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23 June 2014 | Will Green
The Cabinet Office (CO) is to consider extending the Freedom of Information Act to cover contractors providing public services.
The CO said a new code of practice covering FOI would be issued in the autumn and “its success will be reviewed and agreed across the government where it relates to contractors”.
“If necessary the CO will consider whether other changes (including the formal extension of the Freedom of Information Act) might be needed,” said the CO.
The measure is part of the CO’s response to recommendations from the Public Accounts Committee (PAC) in its report Contracting out public services to the private sector, which called for the FOI provisions to be included in contracts with private providers.
“Where public services are delivered by external providers, the government expects the contractors to assist public authorities fully in meeting the current obligations of the Freedom of Information Act,” the CO said.
“In future, the government is keen to see as much disclosure of performance information as possible under the contracts. To test how best to achieve this, the government will work with the CBI to agree key principles for greater transparency by autumn 2014.”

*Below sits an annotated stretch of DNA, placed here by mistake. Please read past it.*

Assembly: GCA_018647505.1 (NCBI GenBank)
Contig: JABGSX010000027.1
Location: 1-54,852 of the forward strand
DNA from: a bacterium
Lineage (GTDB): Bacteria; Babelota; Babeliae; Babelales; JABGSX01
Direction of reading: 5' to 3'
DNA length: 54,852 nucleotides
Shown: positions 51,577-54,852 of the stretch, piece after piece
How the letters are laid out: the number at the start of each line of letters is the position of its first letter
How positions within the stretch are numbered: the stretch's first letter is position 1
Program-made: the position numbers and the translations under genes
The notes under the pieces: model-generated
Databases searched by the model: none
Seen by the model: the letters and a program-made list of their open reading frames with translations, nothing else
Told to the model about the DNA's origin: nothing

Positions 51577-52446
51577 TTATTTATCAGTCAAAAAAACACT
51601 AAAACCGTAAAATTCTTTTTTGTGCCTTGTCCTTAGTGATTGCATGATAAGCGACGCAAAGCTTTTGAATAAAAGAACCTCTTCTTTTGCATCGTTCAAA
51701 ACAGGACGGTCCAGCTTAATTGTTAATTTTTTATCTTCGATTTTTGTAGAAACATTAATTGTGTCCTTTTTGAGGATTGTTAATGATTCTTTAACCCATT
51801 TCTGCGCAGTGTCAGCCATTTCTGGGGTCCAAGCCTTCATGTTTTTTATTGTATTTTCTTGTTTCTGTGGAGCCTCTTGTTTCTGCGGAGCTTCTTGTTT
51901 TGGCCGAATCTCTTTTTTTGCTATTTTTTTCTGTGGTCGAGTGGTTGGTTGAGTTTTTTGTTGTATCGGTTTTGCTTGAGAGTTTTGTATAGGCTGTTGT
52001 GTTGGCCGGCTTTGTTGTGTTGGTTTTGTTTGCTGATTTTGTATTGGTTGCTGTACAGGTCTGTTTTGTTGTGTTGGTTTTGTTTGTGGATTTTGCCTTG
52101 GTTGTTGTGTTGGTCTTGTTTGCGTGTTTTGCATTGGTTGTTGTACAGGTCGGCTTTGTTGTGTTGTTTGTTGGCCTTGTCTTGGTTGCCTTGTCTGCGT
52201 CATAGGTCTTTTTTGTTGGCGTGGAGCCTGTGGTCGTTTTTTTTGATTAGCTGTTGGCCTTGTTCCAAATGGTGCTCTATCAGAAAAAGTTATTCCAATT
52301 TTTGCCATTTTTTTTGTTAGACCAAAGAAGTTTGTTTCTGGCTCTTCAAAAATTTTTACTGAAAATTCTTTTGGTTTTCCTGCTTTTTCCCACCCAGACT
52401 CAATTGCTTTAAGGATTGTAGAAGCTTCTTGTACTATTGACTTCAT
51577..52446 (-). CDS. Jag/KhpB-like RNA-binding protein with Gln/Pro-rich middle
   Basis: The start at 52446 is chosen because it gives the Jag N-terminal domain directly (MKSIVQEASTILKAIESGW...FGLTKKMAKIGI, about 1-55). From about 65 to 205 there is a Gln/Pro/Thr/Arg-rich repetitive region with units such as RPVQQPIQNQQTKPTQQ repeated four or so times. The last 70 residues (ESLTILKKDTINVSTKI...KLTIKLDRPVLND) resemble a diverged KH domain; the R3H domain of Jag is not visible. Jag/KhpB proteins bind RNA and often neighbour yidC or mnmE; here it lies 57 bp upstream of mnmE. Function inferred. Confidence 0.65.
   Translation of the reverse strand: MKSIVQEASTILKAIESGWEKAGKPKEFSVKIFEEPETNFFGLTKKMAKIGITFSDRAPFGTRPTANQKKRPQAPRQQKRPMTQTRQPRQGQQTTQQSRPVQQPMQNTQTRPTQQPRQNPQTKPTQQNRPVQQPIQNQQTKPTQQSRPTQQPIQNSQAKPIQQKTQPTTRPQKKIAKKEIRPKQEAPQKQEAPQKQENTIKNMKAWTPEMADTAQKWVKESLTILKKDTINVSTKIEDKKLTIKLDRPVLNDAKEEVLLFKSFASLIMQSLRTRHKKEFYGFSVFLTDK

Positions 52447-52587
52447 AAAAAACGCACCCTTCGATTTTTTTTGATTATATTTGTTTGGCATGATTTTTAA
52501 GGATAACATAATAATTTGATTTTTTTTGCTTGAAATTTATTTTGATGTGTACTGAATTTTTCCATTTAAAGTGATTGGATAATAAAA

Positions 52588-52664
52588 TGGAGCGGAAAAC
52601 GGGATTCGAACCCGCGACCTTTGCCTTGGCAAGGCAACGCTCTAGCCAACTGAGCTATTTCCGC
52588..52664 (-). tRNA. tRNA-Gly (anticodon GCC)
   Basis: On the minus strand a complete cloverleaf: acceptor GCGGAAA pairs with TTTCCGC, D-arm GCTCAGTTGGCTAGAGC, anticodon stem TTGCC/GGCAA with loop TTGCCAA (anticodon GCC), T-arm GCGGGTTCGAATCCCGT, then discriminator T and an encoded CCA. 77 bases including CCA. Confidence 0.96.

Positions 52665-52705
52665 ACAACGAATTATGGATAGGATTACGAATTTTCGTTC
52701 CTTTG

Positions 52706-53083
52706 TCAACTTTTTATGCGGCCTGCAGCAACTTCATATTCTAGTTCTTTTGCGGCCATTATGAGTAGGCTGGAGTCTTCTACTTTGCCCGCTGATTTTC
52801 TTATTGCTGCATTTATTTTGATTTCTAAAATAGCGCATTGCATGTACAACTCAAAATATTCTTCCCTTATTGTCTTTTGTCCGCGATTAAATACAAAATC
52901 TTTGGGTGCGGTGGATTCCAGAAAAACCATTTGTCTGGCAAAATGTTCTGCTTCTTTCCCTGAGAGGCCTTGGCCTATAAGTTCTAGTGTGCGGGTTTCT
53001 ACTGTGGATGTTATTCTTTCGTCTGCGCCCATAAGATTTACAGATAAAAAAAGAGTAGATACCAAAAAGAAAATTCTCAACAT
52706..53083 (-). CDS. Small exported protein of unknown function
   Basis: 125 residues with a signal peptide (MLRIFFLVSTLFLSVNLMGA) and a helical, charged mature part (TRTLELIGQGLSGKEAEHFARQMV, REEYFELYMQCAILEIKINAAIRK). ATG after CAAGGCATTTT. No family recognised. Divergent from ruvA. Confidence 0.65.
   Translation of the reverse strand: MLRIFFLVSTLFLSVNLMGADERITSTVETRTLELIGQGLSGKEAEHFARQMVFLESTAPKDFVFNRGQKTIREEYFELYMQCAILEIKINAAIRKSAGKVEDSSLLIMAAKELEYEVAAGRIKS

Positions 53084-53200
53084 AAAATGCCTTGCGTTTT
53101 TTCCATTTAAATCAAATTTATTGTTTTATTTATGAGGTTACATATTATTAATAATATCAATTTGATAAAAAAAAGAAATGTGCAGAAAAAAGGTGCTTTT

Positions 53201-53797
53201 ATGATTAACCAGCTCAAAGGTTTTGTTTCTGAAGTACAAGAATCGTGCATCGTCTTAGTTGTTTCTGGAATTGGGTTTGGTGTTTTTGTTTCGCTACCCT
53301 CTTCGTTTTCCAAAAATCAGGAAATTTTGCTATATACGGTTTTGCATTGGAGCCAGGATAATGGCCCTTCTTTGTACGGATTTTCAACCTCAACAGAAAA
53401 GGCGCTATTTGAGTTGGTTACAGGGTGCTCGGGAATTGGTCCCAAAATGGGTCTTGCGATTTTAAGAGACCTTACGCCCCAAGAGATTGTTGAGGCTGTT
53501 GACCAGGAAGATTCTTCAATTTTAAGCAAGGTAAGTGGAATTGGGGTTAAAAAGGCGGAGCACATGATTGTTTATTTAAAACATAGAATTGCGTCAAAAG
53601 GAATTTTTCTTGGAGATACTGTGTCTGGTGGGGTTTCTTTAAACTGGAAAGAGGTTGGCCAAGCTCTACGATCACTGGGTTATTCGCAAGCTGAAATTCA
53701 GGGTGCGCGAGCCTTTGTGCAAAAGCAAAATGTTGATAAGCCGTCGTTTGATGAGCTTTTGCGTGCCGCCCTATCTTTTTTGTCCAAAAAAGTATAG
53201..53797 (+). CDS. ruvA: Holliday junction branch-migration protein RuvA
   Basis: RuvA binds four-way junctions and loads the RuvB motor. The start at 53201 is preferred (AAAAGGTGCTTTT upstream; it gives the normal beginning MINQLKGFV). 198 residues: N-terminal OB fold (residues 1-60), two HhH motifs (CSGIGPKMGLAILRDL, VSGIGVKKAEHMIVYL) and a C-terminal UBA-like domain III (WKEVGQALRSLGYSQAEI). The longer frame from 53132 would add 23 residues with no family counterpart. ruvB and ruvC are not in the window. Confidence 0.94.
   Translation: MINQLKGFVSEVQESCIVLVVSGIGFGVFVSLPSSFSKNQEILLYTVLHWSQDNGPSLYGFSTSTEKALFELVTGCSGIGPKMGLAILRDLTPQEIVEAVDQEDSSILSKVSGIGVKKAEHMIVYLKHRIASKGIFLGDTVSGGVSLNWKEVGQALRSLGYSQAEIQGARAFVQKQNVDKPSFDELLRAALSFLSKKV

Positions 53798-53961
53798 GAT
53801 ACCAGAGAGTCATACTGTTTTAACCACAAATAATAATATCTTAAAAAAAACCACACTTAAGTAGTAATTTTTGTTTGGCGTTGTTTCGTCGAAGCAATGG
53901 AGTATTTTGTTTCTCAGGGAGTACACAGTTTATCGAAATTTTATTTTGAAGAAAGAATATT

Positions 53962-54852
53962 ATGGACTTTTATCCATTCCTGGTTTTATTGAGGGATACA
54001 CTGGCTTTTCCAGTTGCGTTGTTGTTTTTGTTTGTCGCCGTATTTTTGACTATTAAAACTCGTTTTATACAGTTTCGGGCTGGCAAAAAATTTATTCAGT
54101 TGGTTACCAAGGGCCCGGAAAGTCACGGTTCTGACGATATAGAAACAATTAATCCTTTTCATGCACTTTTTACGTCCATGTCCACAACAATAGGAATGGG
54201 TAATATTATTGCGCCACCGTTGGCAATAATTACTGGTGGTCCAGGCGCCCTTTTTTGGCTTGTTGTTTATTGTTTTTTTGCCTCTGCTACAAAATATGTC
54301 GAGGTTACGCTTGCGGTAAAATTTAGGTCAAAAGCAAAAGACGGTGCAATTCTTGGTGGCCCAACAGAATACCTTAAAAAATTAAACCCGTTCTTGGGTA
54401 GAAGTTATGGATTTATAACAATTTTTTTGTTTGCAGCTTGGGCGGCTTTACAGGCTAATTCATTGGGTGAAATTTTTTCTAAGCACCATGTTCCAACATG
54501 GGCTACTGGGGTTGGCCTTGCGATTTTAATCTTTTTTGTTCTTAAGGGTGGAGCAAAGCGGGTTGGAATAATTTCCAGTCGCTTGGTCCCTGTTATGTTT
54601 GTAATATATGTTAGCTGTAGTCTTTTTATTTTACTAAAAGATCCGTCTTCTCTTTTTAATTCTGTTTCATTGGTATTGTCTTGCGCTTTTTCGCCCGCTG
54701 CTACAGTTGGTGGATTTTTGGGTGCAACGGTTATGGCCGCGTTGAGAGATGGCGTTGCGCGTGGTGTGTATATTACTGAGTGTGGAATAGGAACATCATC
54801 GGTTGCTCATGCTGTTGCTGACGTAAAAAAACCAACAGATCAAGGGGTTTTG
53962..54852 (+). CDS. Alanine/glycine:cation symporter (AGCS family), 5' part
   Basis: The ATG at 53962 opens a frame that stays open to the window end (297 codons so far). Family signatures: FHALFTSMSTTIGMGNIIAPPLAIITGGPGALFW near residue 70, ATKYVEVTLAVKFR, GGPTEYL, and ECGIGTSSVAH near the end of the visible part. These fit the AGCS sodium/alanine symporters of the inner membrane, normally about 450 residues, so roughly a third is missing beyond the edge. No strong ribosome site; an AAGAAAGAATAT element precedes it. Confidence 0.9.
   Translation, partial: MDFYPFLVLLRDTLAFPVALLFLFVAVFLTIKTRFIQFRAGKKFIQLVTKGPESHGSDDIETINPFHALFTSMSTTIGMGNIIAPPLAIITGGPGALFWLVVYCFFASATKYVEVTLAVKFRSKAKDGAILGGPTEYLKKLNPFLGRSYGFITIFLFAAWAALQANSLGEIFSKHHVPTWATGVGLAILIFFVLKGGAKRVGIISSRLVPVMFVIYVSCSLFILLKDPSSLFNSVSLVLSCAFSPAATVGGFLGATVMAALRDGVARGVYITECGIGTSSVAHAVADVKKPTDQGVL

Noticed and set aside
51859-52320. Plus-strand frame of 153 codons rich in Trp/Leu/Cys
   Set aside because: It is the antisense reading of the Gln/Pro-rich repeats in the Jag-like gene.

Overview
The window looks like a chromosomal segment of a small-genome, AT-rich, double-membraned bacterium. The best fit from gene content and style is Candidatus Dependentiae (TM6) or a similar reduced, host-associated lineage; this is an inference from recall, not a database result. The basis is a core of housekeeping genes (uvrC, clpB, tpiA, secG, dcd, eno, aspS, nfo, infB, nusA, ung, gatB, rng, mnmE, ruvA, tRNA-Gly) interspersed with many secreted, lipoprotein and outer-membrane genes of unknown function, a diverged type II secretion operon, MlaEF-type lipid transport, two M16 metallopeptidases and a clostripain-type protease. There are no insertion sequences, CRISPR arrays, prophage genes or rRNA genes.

Responding to PAC concerns around the level of competition in the market, the CO also said that under a new initiative departments would be reviewing contingency planning for “the most critical, high impact contracts to ensure that plans are in place to deliver services in the event of supplier failure and to ensure the government is protected financially”.
The CO said it would be trialling the wider use of open book accounting over the next six months to “identify the sorts of contracts and the enhanced departmental capability necessary to secure maximum benefit from open book accounting”.
However, the CO did not agree with PAC recommendations that specific expectations including transparency, treatment of service users and employees and ethics should be written into contracts.
CO minister Francis Maude said: “As part of this government's long-term economic plan we are reforming how we work with suppliers, saving taxpayers £5.4 billion for last year alone from procurement reform compared with 2009-10. We want to go further and maximise transparency, balancing this with the need not to overburden businesses particularly SMEs. That's why we will strive to improve our commercial capability, while looking at sensible steps we can take to sharpen accountability and drive greater openness.”